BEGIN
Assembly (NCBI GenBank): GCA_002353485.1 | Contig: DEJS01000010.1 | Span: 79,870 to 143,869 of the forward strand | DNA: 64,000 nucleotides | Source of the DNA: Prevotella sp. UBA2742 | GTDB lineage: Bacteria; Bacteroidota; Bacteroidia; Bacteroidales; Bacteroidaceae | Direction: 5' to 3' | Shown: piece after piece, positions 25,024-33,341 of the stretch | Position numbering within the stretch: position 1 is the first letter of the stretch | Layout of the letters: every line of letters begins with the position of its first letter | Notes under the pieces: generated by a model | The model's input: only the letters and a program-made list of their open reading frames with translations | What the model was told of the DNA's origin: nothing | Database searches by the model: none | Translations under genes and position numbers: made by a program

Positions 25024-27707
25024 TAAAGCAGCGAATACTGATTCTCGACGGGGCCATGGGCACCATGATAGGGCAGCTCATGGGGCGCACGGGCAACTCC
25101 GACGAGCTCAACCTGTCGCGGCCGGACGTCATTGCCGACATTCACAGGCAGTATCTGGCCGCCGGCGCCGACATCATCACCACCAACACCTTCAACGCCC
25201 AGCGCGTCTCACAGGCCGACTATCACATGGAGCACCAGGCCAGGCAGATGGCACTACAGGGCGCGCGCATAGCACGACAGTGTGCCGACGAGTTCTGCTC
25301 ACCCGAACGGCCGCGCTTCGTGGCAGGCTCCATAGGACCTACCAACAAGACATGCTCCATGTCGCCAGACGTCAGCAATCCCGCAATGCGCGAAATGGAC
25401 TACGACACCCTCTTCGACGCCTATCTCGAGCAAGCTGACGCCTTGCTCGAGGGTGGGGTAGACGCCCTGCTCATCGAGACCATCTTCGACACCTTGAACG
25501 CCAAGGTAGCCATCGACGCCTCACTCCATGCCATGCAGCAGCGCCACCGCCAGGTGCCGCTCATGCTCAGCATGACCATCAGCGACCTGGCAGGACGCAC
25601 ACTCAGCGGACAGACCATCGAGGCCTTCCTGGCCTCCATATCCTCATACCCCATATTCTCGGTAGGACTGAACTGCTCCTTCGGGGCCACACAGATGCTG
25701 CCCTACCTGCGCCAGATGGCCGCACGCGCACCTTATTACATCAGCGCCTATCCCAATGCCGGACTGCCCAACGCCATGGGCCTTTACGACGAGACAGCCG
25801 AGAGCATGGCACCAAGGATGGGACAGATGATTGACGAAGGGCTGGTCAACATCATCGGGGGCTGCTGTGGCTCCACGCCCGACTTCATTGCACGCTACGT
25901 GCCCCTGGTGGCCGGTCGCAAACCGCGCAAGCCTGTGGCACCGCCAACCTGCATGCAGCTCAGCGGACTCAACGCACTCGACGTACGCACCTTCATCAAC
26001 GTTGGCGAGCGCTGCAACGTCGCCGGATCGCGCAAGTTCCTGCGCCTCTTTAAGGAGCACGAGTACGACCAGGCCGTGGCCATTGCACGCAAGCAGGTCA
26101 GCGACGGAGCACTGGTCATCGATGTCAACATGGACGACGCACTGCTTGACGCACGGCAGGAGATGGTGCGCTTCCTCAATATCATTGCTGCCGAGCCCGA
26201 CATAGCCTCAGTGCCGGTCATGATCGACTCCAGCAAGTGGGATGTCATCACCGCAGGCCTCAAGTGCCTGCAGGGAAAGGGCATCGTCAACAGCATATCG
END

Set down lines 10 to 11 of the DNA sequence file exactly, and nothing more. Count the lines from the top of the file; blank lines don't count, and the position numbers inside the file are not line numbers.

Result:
25701 CCCTACCTGCGCCAGATGGCCGCACGCGCACCTTATTACATCAGCGCCTATCCCAATGCCGGACTGCCCAACGCCATGGGCCTTTACGACGAGACAGCCG
25801 AGAGCATGGCACCAAGGATGGGACAGATGATTGACGAAGGGCTGGTCAACATCATCGGGGGCTGCTGTGGCTCCACGCCCGACTTCATTGCACGCTACGT